The Aboriton Controversy Essay Research Paper The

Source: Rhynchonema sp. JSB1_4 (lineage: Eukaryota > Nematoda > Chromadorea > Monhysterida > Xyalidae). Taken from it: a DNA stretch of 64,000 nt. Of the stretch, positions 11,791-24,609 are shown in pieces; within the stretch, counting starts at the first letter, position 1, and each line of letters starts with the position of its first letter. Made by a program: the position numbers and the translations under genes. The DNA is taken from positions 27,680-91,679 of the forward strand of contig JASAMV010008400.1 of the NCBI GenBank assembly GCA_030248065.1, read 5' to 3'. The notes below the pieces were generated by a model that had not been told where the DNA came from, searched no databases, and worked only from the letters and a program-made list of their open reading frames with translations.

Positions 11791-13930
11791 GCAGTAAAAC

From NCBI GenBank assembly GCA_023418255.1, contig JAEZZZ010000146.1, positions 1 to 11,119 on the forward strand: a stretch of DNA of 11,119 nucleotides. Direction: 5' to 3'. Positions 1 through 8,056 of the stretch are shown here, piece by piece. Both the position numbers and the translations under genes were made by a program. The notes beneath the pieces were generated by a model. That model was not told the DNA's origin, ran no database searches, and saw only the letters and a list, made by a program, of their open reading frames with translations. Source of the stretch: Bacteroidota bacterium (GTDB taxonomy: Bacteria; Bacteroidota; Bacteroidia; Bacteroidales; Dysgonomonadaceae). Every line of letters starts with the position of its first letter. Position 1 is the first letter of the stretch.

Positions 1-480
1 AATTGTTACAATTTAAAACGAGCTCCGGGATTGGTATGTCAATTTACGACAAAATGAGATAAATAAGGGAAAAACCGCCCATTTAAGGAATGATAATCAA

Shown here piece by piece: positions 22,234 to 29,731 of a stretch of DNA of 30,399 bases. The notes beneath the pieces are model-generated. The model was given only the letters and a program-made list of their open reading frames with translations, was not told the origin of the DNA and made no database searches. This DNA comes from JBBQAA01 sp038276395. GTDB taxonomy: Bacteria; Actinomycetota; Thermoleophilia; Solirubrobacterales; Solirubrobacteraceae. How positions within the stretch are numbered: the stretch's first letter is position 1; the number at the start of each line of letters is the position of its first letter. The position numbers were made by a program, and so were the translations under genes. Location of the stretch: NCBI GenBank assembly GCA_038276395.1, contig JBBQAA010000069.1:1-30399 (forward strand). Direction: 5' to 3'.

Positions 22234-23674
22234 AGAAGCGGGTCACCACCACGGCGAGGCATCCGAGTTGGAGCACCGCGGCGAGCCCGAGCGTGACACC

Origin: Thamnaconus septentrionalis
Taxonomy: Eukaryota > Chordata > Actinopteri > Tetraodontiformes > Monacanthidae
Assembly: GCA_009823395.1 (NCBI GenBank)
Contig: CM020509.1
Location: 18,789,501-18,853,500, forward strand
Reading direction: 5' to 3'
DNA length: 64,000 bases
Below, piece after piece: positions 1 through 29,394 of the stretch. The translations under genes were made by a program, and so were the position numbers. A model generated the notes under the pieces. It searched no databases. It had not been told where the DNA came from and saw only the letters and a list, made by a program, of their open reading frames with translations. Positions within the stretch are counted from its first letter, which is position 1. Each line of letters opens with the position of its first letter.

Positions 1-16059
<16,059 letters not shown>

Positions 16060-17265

The Aboriton Controversy Essay, Research Paper The Abortion Controversy For centuries, abortion has been a heated topic among all peoples. Ever since abortions have been performed in the United States, they have been protested and debated by many. Both sides of the issue have been sharply disputed to no avail. One of the most famous abortion cases is that of Roe vs. Wade. It was the very case that made abortion laws what they are today. In 1973, abortion was legalized under the constitutional right to privacy (Sproul 77). Ever since then abortion has been in and out of the courts, and I don’t see that stopping anytime soon. In fact, after the Supreme Court made its decision in 1973, the number of abortions rose quite evidently (www.plannedparenthood.com). However, since 1989, the number of abortions in the United States has been declining. This is most likely attributed to both practical and political factors, including changing attitudes and better methods of birth control. While abortions are now legal in the U.S., this now presents the question widely asked: Are abortions the right thing to do? Everyone has his or her own answer to this question. Each individual carries his or her views on the topic, most being either pro-life or pro-choice. There are even strong anti-abortion groups that act out in violent manners. We hear of countless abortion clinic bombings and murders of doctors who perform this procedure. Although it is not extremely common, there are 209 incidents on record in the U.S. since 1984 (Cameron 17). This, in my eyes defeats the whole purpose of being pro-life. If someone is so concerned about the welfare of an unborn child, killing a doctor or even the mother carrying the child is doubly wrong. In fact, nearly half the women in the United States will have an abortion during her reproductive years. Seventy percent of these women intend to have children sometime in the future. Among those having abortions, three quarters of them are “not ready to have a child”, two-thirds “cannot afford it”, and half “do not want to be a single parent”(www.plannedparenthood.com). I, personally, consider myself to be pro-choice. Abortion isn’t necessarily always the answer, but in some cases it is. I believe each intelligent woman has a right to decide for herself what to do to her body-to a point, that is. A woman should be able to make a decision based on the own morals and beliefs and life circumstances, with out anyone else intruding. But I also believe that every situation is different. There are different consequences to weigh out for each woman. I am aware that abortion is a big decision to make, but in some situations many women feel it is the only thing to do. Take rape for example. The child is the innocent one in this case, and most times the father is the guilty one. However, there is a huge psychological strain to be dealt with by only the woman. Why would she want to carry the child of a man who committed a violent act such as rape on her? Another position where I find it almost obligatory is in the case of incest. As this isn’t terrible enough as it is, an added issue of pregnancy is devastating. In these cases, I believe that sometimes abortion is the only answer.
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